<![CDATA[NBC Southern California - Tech News]]>Copyright 2017http://www.nbclosangeles.com/news/tech http://media.nbcnewyork.com/designimages/NBC4_40x125.png NBC Southern California http://www.nbclosangeles.comen-usMon, 23 Oct 2017 14:18:35 -0700Mon, 23 Oct 2017 14:18:35 -0700NBC Owned Television Stations <![CDATA[Explore Mars From the Comfort of Your Couch]]> Fri, 20 Oct 2017 10:34:07 -0700 http://media.nbclosangeles.com/images/213*120/10-20-2017-rover-360-mars20171019.jpg

Now everyone can get a taste of what scientists see on the red planet.

NASA's Jet Propulsion Laboratory collaborated with Google to produce Access Mars, a free immersive experience that be accessed with a computer, mobile device or virtual reality/augmented reality headset.

Access Mars: Experience access Mars by clicking here and learn about Curiosity’s mission here.

Using imagery from NASA’s Curiosity rover, users can explore the desert terrain while poking around nooks and crannies. The program features four notable regions: Curiosity's landing site, Murray Buttes, Marias Pass and Pahrump Hills. The rover’s current location on Mt. Sharp will be continually updated as new imagery comes in.

The software is adapted from a similar program used by NASA scientists to study Martian geology.

"We've been able to leverage VR and AR technologies to take our scientists to Mars every single day," said Victor Luo, lead project manager at JPL's Ops Lab, which led the collaboration. "With Access Mars, everyone in the world can ride along."

The experience was crafted by pairing Curiosity's imagery and scientific data with WebVR, an open-source virtual reality software that be accessed by anyone with an internet connection.

Visitors can learn more details about Curiosity’s experiments such as photos of digging sites, soil mineral compositions and even a selfie the rover took so scientists could monitor wear and tear.

"Immersive technology has incredible potential as a tool for scientists and engineers," Luo said. "It also lets us inspire and engage the public in new ways."



Photo Credit: NASA/JPL
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<![CDATA[How to Prevent Being Spied on in Vacation Rental Homes]]> Fri, 20 Oct 2017 09:24:30 -0700 http://media.nbclosangeles.com/images/213*120/Cameras_Found_in_Airbnb_Condo_1200x675_1068525123576.jpg

For people on vacation, being watched on hidden cameras in your room should be the furthest thing on their mind, but police are warning people to be on the lookout after an alarming case last month involving a vacation rental, according to "Today."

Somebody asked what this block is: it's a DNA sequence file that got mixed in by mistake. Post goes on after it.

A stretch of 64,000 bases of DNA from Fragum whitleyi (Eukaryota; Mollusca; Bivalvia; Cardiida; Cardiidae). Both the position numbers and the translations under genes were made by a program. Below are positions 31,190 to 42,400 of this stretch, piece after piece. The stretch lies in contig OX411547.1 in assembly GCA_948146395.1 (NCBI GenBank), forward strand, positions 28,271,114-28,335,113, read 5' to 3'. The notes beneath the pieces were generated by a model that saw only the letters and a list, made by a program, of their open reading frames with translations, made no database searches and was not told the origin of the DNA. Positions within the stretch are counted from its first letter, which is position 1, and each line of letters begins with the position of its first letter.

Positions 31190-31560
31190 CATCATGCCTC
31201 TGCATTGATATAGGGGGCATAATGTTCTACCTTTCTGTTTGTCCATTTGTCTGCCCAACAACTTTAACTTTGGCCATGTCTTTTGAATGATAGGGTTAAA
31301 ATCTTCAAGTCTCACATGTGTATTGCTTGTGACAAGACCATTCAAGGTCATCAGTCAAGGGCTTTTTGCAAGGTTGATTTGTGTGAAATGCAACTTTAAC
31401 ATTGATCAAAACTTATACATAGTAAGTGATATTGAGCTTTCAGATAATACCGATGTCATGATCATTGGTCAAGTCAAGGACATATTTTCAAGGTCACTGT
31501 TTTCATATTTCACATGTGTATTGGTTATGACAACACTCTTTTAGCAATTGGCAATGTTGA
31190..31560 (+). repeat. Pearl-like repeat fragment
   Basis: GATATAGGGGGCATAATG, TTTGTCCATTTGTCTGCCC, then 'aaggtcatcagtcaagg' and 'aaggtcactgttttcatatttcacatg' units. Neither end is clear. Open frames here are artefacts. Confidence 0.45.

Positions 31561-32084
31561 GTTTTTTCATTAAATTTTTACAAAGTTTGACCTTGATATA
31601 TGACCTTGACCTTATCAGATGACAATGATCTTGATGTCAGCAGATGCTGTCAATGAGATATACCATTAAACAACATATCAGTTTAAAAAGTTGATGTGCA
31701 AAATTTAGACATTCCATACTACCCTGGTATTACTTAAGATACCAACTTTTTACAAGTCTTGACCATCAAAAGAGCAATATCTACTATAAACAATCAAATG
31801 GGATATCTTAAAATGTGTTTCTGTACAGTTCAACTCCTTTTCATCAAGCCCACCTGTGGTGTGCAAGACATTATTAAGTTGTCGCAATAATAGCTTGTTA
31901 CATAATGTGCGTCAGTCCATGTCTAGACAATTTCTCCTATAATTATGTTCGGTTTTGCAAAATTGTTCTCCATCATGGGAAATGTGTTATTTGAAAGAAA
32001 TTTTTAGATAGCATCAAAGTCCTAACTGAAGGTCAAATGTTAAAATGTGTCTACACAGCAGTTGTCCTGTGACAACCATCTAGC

An Indiana couple found a hidden camera and microphone in a smoke detector pointed toward their bed at their Airnbnb rental in Longboat Key, Florida. The homeowner was arrested and charged with video voyeurism, police said.

It is surprisingly easy to hide cameras and microphones in everyday household items, according to Scott Black, owner of Bethlehem Spy Shop in Bethlehem, Pennsylvania.

"You can be 2 thousand miles away and as long as there's an internet connection,'' Black said, "we can monitor this from anywhere in the world."




Photo Credit: WFLA
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<![CDATA[Weinstein Sex Scandal Triggers #MeToo Movement]]> Mon, 16 Oct 2017 20:00:11 -0700 http://media.nbclosangeles.com/images/213*120/AP_17281854843740.jpg

The Harvey Weinstein sex scandal has triggered a huge new movement that is expanding well beyond Hollywood.

The hashtag #MeToo message on social media was designed to allow women to acknowledge they have suffered sexual harassment or assault, but it has also turned into a nationwide rallying cry.

Chandra Brooks, a commissioner on Santa Clara County's Commission on the Status of Women, allowed NBC Bay Area to be there when she added her name to the list of those publicly acknowledged they had been a victim of sexual harassment or assault.

"I've been sexually harassed and assaulted more times than I can even think of, but I must share and let everybody know they are not alone," Brooks said.

Brooks is one of many women and girls joining the social media movement. She thinks change will come out of the movement.

"I think legislation might happen," Brooks said. "You never know. I think so many things can happen."

Brooks said it is hard to say yet what will happen, specifically, as the commission and other groups dedicated to women's rights address the issue, especially when a social media movement is grieving by the minute.



Photo Credit: AP]]>
<![CDATA[This Is What Happens When You Take a Fidget Spinner to Space]]> Mon, 16 Oct 2017 12:25:48 -0700 http://media.nbclosangeles.com/images/213*120/DIT+SPACE+FIDGET+SPINNER+THUMB.jpg

Astronauts aboard the International Space Station tested a fidget spinner in zero gravity. They had time to play with the popular toy in between three scheduled space walks this month.

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<![CDATA['Krack' Security Flaw Puts Every Wi-Fi Connection at Risk]]> Mon, 16 Oct 2017 11:28:48 -0700 http://media.nbclosangeles.com/images/213*120/551984311-Hacker.jpg

A newly discovered Wi-Fi security flaw reveals that your home network is hackable, giving outsiders access to everything from private chats to baby monitors, NBC News reports.